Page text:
The Myths of Standardized Tests: Why They Don’t Tell You What You Think They Do

Why Not More Direct Measurement

  • Standardized tests are indirect measures of knowledge and skill. The authors cite the road test that new drivers take as a direct measurement of the skill to be accessed. It is a test of performance in the real world built on knowledge judged by a written test. If a system featuring paper-and-pencil tests with performance tests is so good, why don’t schools use it more often? The first reason is the cost of direct measurements like the measurements required by special education laws. We forget that cost and value are not the same. The second is bureaucratic inertia, which simply accepts and builds on past practice. For example, colleges require GRE scores, a supposed predictor of grad school success, for students who already have graduate degrees. Standardized tests may be reliable, but they are not valid measures of performance.
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9 Responses to “The Myths of Standardized Tests: Why They Don’t Tell You What You Think They Do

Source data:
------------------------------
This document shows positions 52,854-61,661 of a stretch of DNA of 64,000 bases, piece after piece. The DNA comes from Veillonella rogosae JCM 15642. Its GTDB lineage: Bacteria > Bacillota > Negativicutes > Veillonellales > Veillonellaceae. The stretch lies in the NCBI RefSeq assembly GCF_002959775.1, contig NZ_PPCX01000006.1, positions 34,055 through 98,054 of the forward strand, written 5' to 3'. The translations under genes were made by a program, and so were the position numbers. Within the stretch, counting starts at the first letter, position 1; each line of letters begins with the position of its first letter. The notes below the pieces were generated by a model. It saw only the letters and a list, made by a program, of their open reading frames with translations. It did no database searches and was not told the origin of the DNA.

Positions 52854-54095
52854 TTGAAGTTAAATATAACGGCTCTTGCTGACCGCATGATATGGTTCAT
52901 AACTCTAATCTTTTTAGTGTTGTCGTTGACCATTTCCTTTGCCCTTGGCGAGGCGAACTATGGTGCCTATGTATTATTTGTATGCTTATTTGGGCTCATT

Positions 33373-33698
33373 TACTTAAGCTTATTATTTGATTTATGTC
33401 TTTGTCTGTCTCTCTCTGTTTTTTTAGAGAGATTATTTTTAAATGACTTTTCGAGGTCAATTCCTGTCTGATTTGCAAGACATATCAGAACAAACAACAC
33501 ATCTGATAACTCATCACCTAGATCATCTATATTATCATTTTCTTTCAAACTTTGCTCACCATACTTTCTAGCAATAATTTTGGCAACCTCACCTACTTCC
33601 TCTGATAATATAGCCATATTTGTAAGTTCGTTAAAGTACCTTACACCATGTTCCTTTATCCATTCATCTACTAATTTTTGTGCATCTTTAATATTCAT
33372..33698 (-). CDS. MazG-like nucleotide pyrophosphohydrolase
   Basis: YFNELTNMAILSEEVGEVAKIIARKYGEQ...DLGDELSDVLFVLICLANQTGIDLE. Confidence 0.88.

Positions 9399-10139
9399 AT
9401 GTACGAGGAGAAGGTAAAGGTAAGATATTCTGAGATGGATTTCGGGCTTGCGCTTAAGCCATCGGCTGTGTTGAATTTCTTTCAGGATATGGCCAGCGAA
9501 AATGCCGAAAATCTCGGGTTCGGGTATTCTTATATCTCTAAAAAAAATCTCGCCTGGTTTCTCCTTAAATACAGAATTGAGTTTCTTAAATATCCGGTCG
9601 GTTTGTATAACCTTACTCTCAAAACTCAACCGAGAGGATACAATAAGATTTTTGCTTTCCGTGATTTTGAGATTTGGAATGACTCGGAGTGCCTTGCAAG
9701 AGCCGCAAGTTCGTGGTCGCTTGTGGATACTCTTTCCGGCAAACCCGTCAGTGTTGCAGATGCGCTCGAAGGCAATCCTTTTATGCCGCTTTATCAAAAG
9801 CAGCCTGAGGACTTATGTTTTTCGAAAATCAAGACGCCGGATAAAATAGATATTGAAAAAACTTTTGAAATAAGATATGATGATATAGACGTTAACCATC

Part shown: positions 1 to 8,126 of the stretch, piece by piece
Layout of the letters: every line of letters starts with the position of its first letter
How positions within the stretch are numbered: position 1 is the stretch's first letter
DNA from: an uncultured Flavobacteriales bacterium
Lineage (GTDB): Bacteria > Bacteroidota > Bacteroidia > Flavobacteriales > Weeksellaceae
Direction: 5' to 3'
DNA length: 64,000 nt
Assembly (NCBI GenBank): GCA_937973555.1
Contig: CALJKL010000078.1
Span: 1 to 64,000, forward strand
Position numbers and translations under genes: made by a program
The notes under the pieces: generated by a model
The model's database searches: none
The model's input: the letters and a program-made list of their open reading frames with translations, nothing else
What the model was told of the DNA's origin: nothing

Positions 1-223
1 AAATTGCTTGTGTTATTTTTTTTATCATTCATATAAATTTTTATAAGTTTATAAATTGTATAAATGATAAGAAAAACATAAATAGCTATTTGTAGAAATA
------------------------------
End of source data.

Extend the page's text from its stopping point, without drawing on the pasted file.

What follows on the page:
1. Dr. Don says:

    Every educator, administrator, government bureaucrat, and union leader should be required to read this book, and then tested on it in the same manner that our children are tested today. Better yet, this should probably be a seminar topic for required academic continuing education. Chart 14, “New Ideas for Genuine Accountability” brushes the surface and wets our appetite on a new direction and sounds like it could be the basis for Harris, Smith, and Harris’s next book.

  2. […] Doug Green has an excellent summary of the myths and negative consequences of standardized testingbased on a book on his site: […]

  3. Archangelo says:

    Standardized tests aren’t really meant to measure student achievement, but to provide an excuse to dump teachers.

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